Hart, James H., "From Our St. Louis Correspondent," The Mormon, 22 Mar. 1856, 2.
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ST. LOUIS, March 12, 1856.
PRESIDENT TAYLOR—Dear Sir : I have been waiting some time to get something new or novel to communicate, but finding so very little new under the winter sun, I must necessarily content myself with writing a few common-place matters, which, in absence of the brilliant and marvellous, may find a place in your interesting MORMON. The good people of St. Louis have been frozen up for two or three months, as you are already aware. The weather has been more severe during the past winter than for many years previous; very many have been thrown out of work through the inclement season, but the more favored citizens have liberally donated of their means to the poor, and upon the whole I think there has been as little suffering in the city of St. Louis as in any city in the country with the same amount of population, with the exception of Utah; and I presume the Saints have had less suffering in the whole Territory than what has been experienced in the most favored hamlet in the nation. There was a great deal said and written last fall about a famine in Utah, and some of our editorial philanthropists prophesied that the "Mormons in Utah" would be reduced to the condition of the "digger Indians," and saw them in prospective living upon roots and grasshoppers. These writers evidently thought so, for when the mails arrive, and they hear that none are yet starved to death, nor reduced to the condition of "Digger Indians," they send disconsolately to each other the doleful tidings—"No news of importance from Utah." It would appear from the dispatches of His Excellency Governor Young that they have not only enough to supply the demand in the Territory, but to supply the P. E. Fund Emigration with all they may need next season from Fort Laramie to the Valley. The last dispatches from Salt Lake quote flour at $6.00 per hundred pounds; wheat at $2.00 per bushel; corn at $1.50 per bushel; which are certainly not to be considered as starving prices.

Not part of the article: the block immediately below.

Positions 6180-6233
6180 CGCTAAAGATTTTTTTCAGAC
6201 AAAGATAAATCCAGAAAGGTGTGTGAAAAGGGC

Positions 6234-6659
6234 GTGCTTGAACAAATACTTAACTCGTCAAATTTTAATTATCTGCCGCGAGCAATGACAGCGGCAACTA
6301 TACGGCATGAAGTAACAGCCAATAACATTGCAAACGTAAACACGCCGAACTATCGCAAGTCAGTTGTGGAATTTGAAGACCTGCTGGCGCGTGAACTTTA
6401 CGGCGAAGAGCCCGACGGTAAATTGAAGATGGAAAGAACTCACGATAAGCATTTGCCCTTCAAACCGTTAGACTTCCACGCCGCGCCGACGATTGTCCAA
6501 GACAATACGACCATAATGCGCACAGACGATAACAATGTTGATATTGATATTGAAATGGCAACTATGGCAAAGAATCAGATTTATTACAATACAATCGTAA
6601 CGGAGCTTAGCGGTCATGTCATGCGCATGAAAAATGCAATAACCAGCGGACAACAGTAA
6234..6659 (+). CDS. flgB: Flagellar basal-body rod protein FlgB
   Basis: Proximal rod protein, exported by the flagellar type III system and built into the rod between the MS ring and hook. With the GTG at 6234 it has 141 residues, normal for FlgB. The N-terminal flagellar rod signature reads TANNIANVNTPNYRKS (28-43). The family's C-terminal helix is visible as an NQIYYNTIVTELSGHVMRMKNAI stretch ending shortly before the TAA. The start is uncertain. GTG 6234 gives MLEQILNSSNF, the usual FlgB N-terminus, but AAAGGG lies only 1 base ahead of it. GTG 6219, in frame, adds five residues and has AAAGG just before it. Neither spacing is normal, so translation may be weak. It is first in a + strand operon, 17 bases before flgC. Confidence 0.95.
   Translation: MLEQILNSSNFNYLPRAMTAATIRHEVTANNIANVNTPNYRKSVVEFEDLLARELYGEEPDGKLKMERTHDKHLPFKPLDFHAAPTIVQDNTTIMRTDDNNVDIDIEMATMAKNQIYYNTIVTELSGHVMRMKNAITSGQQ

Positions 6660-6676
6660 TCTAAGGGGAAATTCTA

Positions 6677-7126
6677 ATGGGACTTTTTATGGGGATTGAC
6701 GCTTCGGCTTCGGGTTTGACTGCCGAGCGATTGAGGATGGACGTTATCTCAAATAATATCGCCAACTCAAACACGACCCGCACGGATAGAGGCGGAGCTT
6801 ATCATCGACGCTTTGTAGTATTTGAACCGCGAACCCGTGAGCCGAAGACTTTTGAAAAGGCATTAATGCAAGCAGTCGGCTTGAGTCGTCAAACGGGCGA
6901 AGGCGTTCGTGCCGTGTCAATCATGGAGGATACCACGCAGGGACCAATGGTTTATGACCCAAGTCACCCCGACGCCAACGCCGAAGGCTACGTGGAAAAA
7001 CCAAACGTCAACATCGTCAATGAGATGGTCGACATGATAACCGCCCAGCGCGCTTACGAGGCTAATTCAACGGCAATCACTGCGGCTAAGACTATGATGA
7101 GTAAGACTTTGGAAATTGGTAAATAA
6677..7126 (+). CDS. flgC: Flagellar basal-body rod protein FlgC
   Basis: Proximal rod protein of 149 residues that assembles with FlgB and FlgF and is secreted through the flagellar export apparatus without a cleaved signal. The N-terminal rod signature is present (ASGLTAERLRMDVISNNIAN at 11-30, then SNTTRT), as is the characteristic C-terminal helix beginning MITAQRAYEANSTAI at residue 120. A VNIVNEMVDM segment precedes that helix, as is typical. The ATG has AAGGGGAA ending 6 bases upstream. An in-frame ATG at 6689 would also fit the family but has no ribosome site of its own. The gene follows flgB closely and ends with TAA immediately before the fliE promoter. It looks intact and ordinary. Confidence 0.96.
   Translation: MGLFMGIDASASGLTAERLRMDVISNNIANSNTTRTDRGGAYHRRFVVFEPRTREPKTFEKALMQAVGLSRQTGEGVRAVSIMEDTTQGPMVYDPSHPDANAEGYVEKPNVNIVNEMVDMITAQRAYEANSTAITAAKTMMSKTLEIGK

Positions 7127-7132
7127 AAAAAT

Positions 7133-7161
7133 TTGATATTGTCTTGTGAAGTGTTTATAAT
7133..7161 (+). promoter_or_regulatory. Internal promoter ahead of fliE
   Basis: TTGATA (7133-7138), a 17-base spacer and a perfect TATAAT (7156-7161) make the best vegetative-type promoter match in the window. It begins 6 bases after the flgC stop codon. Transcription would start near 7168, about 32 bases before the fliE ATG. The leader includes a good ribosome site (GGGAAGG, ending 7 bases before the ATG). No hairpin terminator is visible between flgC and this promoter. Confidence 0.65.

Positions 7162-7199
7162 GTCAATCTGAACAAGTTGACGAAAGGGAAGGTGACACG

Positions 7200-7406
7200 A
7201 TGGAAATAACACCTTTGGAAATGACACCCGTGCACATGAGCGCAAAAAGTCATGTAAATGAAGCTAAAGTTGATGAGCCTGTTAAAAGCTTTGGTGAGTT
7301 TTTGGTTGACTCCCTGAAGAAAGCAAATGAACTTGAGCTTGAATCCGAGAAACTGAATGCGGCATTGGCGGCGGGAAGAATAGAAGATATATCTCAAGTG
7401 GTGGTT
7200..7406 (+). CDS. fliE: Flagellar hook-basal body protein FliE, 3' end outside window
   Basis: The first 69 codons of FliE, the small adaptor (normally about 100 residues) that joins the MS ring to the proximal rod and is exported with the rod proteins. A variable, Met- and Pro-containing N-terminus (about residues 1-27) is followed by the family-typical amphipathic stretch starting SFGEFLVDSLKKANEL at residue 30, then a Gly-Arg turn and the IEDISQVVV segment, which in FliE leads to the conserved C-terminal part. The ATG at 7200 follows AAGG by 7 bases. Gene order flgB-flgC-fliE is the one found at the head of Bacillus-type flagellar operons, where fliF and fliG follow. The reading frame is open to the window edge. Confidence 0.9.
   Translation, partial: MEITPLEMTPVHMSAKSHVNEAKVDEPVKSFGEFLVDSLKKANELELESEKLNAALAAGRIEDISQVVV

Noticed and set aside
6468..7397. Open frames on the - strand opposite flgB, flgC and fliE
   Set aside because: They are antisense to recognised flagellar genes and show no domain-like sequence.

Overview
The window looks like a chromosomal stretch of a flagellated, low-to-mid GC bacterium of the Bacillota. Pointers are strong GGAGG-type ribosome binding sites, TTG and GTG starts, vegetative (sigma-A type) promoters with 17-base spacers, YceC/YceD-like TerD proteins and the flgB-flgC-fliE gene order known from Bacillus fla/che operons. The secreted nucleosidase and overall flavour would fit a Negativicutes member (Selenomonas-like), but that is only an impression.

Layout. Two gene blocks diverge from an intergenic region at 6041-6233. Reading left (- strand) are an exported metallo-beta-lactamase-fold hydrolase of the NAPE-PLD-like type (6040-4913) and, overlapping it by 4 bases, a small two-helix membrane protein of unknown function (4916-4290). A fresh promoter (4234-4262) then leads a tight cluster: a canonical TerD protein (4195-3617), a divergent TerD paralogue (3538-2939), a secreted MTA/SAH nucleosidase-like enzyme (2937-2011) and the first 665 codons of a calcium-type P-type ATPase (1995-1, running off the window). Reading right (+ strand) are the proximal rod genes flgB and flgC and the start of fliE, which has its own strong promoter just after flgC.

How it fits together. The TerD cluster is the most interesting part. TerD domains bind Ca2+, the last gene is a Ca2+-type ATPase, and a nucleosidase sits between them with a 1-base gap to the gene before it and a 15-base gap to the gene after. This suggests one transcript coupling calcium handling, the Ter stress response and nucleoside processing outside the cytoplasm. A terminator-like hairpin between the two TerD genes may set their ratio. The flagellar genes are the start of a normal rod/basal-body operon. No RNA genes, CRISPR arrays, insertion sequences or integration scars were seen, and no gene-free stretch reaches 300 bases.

During the winter the Eastern mails have been very irregular, and the Western mails have been entirely out of the question. THE MORMON has come to hand pretty regular, and has been a welcome visitor; but the Star, of England, has not dawned upon us since the dark and dreary days of December. About two weeks ago Elder Preston Thomas, by a desperate effort, effected an entrance into our city from sunny Texas by way of Orleans, since which time the elements have become less frigid, the Mississippi, as though impatient of restraint, has burst its icy fetters; and after a few days' dashing and crashing, raging and foaming, has opened our port for navigation, which has caused our capitalists, merchants, steamboat men, and laborers in general, to smile again with hope and satisfaction. This breaking up of the ice was caused by the sudden rising of the Missouri River, which, emptying itself into the Mississippi, heaved up the consolidated mass, and bore it forward in its resistless current, dashing its huge icebergs against boats, barges, and steamers, sinking some, shattering others, and spreading general devastation around. Our levee presented a most melancholy and impressing scene; the entire line of steamers were either badly injured or borne down the river. Eleven were sunk, and a great number were destroyed. But a few days have elapsed, and we have a fleet of steamboats at our levee from various places, and all is again bustle and activity.